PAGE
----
Will we have a winter without gas?  What difference can individual actions make?  Seven questions on saving energy

Will we have a winter without gas? What difference can individual actions make? Seven questions on saving energy

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The Isar Nuclear Power Plant with its cooling tower reflects in the river Isar in Essenbach near Landshut, southern Germany, on August 3, 2022.

The key question this summer is not “Est-ce que tu viens pour les vacances?” (“Are you coming for vacation?”, a 1988 summer pop hit by David and Jonathan), but rather “What are you doing to consume less energy?” Although the government’s goal seems clear – to get into “a mindset of energy saving,” as Emmanuel Macron said on July 14 – in reality, the debate is more complicated than it seems. From purchasing power to energy independence and the fight against climate change: Let’s take a look at the topic in seven questions.

1. Why is there so much talk about energy conservation now?

There are three major reasons that this is being talked about. First, the use of fossil fuels is by far the main driver of climate change. The burning of coal, oil or gas and industrial processes are responsible for around 65% of greenhouse gas (GHG) emissions worldwide, according to data from the Ministry of the Environment.

In recent months, a sharp rise in prices around the world has added to this. It’s a consequence of the war in Ukraine and, in particular, the cost of energy. Transport, lighting and heating costs more, leading public authorities to look for solutions to help struggling households.

Finally, the current crisis raises the threat of an energy shortage, with the fear of gas or electricity cuts in France and elsewhere in Europe.

Using less energy means less pollution and saving money – but also reduces the risk of the system buckling under the weight of demand.

2. Why should we lower our electricity consumption when there’s going to be a gas shortage?

When the prospect is raised of a winter without Russian gas deliveries (which accounts for 40% of the European Union’s imports), the subject of the continent’s power generation capacity quickly comes to the table. The two topics are linked: A considerable proportion of gas is used directly to produce electricity (around one-fifth of the gas consumed in France, according to data from the French Ministry of Ecological Transition). So electricity savings can also generate gas savings.

Fossil-fueled power plants (mainly gas) produce only 7% of the total electricity used in France, according to the Réseau de transport d’électricité (RTE, France’s electricity transport network), because of the large share coming from nuclear power (nearly 70% in 2021). But this small proportion is crucial to get through the consumption peaks in the year. This is even more true elsewhere in Europe: Gas-fired power plants were still producing 20% ​​of the continent’s electricity in 2020, according to Eurostat. However, the European market is interconnected and the most gas-dependent European Union states are likely to rely on their neighbors’ electricity capacity.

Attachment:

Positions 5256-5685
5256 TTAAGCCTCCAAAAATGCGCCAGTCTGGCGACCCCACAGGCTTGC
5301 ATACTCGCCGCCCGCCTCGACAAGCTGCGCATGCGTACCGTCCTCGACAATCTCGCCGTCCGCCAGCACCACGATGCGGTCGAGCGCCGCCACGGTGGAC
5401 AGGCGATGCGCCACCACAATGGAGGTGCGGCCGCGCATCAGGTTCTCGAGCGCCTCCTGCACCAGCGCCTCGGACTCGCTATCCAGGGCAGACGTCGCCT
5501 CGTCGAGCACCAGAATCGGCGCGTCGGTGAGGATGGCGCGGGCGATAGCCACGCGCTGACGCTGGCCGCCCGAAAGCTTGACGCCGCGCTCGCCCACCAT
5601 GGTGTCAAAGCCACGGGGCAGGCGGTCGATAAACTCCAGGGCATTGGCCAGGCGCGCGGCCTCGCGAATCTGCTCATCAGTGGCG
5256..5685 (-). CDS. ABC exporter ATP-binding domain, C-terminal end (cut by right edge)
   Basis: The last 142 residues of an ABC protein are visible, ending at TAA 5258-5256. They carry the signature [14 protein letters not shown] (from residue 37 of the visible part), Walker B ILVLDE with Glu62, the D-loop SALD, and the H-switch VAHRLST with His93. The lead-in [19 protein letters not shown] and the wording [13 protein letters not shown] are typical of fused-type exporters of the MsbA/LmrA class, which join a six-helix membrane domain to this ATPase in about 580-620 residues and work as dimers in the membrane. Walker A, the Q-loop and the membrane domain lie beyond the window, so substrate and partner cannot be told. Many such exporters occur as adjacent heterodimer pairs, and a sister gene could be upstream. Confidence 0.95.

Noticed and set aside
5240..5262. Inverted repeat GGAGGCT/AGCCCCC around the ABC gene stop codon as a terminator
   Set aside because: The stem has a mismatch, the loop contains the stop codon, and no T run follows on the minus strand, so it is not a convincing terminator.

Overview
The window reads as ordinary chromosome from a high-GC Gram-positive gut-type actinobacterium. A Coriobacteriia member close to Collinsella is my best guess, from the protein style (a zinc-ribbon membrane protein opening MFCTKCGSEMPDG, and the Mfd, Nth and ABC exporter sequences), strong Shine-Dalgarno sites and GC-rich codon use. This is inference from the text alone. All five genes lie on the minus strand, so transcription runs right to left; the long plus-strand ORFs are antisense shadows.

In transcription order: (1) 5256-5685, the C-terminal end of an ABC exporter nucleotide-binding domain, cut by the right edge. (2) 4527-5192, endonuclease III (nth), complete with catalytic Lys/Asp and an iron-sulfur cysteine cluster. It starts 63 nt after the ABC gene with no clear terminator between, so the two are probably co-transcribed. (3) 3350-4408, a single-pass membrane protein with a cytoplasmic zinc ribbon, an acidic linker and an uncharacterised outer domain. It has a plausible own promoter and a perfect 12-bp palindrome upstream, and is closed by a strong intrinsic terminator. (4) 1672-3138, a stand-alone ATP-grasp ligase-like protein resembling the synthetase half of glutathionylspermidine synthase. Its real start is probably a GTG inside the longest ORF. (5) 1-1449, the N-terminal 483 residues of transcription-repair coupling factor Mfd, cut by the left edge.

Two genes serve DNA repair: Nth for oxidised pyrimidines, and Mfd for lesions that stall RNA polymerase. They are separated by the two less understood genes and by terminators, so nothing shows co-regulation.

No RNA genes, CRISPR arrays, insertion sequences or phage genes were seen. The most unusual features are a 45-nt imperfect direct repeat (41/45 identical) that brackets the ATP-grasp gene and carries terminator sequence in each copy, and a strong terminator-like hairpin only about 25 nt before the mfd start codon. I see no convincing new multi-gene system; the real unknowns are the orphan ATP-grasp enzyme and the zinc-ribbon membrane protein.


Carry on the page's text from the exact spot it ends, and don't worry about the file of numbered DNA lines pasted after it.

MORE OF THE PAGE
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Moreover, the French electricity market was under stress even before the war in Ukraine. In 2020 and then in 2021, RTE warned about the risks to the French grid in winter. The probable abandonment of Russian gas therefore only further accentuates the need to save electricity.

3. Should we expect power outages this winter?

Electricity demand is at its highest in the cold season owing to the increased need for lighting and heating. The challenge is therefore to allow the network to deal with these peaks. However, French electricity production has been at half-mast for several years, mainly because many nuclear reactors are shut down, reducing the grid’s maximum capacity, and the need to save gas further complicates the equation.

Conversely, energy consumption peaks cannot be accurately predicted, since they are highly dependent on the climate. A major cold snap like that of February 2012, which lasted nearly two weeks, would particularly strain the French power grid.

Localized and time-limited cuts are possible

For the time being, the French government has said that there is no risk of a power cut in France. In fact, several steps exist to try to avoid such an outcome. First, there is the call for “environmental action” by individuals and companies to limit their consumption as a peak approach. This is what RTE did by issuing an “orange” Ecowatt alert on April 4. This signal reduced the maximum power demanded by 0.8 gigawatts (GW), for a peak of 71.6 GW, or 1% lower than it could have been.

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RTE can also use two other mechanisms, which it will have to pay for: energy reduction by buying power off companies that volunteer to do it, as well as “interruptibility contracts,” which allow the power to certain industrial sites to be cut. If this is not enough, a 5% dip in voltage can be applied to the network (with visible effects).

If the government is ruling out the scenario of a pure and simple network “outage,” it is because there is a last-resort option if all this is not enough: “rotating load shedding.” That is when the government sets up localized outages in the network over time slots of up to two hours per day, between 8 am and 1 pm or between 5:30 and 8:30 pm.

“It is not a question of a universal outage, but those who experience it would probably call it a ‘blackout’ in spite of everything,” said Nicolas Goldberg, energy referent for the consulting firm Columbus Consulting.